- The Washington Times - Sunday, March 2, 2003

Abe Pollin might be the majority owner of MCI Center, but last night the building and the sellout crowd belonged to Juan Dixon.
Making the first start of his career, Dixon, the catalyst for Maryland's run to a national title last season, was the driving force behind the Washington Wizards' 101-93 come-from-behind victory over the Chicago Bulls.
On a night when the Wizards needed a shot of adrenaline, it came in the person of Dixon. He finished with a career-high 27 points on 10-for-17 shooting. In the third quarter, when the Wizards needed it most, Dixon scored 16 points and electrified the crowd with his long-range marksmanship. He connected on four of five from behind the 3-point arc.
After the game, Dixon wondered why anyone would have thought things would have turned out differently.
"I wasn't nervous," said Dixon, who has appeared in just 24 of the Wizards' 58 games. "I'm used to warming up and getting right in the starting lineup. I did it for the last two years at Maryland, and that's what I'm accustomed to. This is a new thing for me, coming off the bench. But if that is what I have to do, that's what I have to do."
Dixon's previous season high of 19 points came against Philadelphia on Jan.18.
The Wizards had led by nine in the first half, but with a little more than five minutes left in the third quarter, the lead was down to 58-57. But the Wizards, with Dixon keying the attack, scored baskets in bunches on the way to a 77-61 lead. The margin would have been even larger had the Bulls' Jamal Crawford not hit a running 38-footer at the buzzer.
"We've always had confidence in Juan," Wizards coach Doug Collins said. "We struggled a lot in the second quarter, and we needed someone to give us some energy. Juan stepped up. But a lot of guys stepped up in the third quarter."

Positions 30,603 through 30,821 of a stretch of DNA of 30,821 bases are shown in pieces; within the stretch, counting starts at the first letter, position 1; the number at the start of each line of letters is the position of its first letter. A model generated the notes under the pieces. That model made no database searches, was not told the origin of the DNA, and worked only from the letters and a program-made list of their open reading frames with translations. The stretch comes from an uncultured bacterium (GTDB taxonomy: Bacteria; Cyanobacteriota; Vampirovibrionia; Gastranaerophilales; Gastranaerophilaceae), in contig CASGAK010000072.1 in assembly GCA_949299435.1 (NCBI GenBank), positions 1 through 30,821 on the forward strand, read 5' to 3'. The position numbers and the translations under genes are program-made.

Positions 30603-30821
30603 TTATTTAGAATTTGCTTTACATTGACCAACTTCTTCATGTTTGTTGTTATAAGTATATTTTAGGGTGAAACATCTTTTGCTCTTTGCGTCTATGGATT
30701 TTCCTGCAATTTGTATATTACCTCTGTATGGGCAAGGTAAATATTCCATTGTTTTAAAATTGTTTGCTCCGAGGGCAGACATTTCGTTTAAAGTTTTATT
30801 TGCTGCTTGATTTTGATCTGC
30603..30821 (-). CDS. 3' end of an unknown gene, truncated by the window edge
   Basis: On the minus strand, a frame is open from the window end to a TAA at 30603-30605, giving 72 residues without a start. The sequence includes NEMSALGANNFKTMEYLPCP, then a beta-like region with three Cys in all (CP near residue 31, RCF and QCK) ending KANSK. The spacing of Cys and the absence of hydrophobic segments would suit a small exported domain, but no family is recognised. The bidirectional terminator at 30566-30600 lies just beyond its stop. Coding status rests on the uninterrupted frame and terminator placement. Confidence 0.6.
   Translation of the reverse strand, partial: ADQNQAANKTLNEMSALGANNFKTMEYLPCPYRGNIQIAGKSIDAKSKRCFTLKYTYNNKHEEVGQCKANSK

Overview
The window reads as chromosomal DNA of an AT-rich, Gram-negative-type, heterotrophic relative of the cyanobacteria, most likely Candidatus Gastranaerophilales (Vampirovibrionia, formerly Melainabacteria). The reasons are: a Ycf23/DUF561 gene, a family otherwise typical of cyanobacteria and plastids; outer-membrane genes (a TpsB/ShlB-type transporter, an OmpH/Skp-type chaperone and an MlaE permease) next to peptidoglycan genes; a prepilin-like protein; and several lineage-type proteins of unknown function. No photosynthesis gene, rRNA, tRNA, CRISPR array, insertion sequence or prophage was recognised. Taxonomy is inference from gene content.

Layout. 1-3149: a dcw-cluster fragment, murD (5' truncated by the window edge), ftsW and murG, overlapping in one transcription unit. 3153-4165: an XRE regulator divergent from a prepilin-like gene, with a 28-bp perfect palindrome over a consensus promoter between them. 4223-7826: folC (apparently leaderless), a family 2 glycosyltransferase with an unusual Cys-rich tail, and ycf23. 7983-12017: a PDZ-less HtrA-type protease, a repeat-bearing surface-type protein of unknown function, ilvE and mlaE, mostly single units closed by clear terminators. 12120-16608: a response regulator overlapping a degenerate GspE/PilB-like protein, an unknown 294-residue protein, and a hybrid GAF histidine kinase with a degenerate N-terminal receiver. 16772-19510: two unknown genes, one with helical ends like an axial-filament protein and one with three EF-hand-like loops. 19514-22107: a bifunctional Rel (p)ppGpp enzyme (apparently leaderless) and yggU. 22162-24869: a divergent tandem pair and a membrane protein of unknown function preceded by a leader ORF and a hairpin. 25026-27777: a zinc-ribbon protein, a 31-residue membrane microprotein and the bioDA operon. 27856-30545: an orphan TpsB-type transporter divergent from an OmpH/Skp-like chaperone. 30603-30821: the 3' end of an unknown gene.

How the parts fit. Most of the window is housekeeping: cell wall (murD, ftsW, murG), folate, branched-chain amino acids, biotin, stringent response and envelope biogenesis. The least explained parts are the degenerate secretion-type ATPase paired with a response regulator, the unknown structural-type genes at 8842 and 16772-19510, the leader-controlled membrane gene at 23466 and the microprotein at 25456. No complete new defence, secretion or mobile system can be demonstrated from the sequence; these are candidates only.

With Dixon's barrage knocking the Bulls off balance, the Wizards got steady play from the rest of the roster.
Jerry Stackhouse also finished with 27 points, knocking down 14 of 16 free throws. Christian Laettner, who has been steady and solid since the All-Star break, posted a double-double (13 points, 11 rebounds), and Michael Jordan finished with 17 points, eight rebounds and eight assists. Brendan Haywood rounded out the all-ACC starting lineup with five blocks for the second straight game.
The victory got Washington back to .500 (29-29) for the first time since Jan.2, when it was 21-21. It also moved the Wizards into seventh place in the Eastern Conference.
Crawford and Jalen Rose led Chicago (21-40) with 21 points each. However, the Bulls' performance was overshadowed by their five technical fouls and two ejections.
Dixon got the start last night because Tyronn Lue went on the injured list after suffering a separated shoulder in Thursday's win over the Houston Rockets. The ex-Terp's value became clear late in the third quarter.
With 2:54 left and the Wizards leading 68-57, Dixon and Chicago's Donyell Marshall became entangled battling for a loose ball. Marshall shoved Dixon and was called for his second technical, resulting in an ejection.
Dixon and Marshall who is at least seven inches taller had to be separated, but as they were pushed apart, both Jordan and Stackhouse ran to Dixon's side just before Marshall was escorted to the locker room under a shower of boos.
Washington frittered away a nine-point first-quarter lead with a lackluster performance in the second period. It was so frustrating that with 1:17 left in the first half, Collins and Stackhouse were called for back-to-back technicals. For Collins, it was his first of the season.
"I think if you look at what we did in the second half and compare it to the first, it looked like there were two different teams out there playing," Collins said. "We were so flat. I just told the guys at halftime that they don't want to look back on this one at the end of the season and wonder what the heck was going on."
It didn't take much to see what was at the root of the Wizards' poor play. Washington looked as if it was ready to treat the Bulls like the doormats they have been for much of the season, taking a nine-point lead by limiting the Bulls to 39.1 percent shooting from the floor and forcing five turnovers.
But the second quarter, for the most part, belonged to the Bulls, specifically point guard Crawford.
Scoreless in the first quarter, Crawford responded with 10 points in the second when he converted four of six, including a pair of 3-pointers.
Crawford wasn't the only member of the Bulls' bench having a field day against the Wizards. All told, Chicago's bench was responsible for 23 of the team's 27 points.
Meanwhile, with his starters in a funk, Collins' bench went through the motions for much of the first half, scoring a combined six points.

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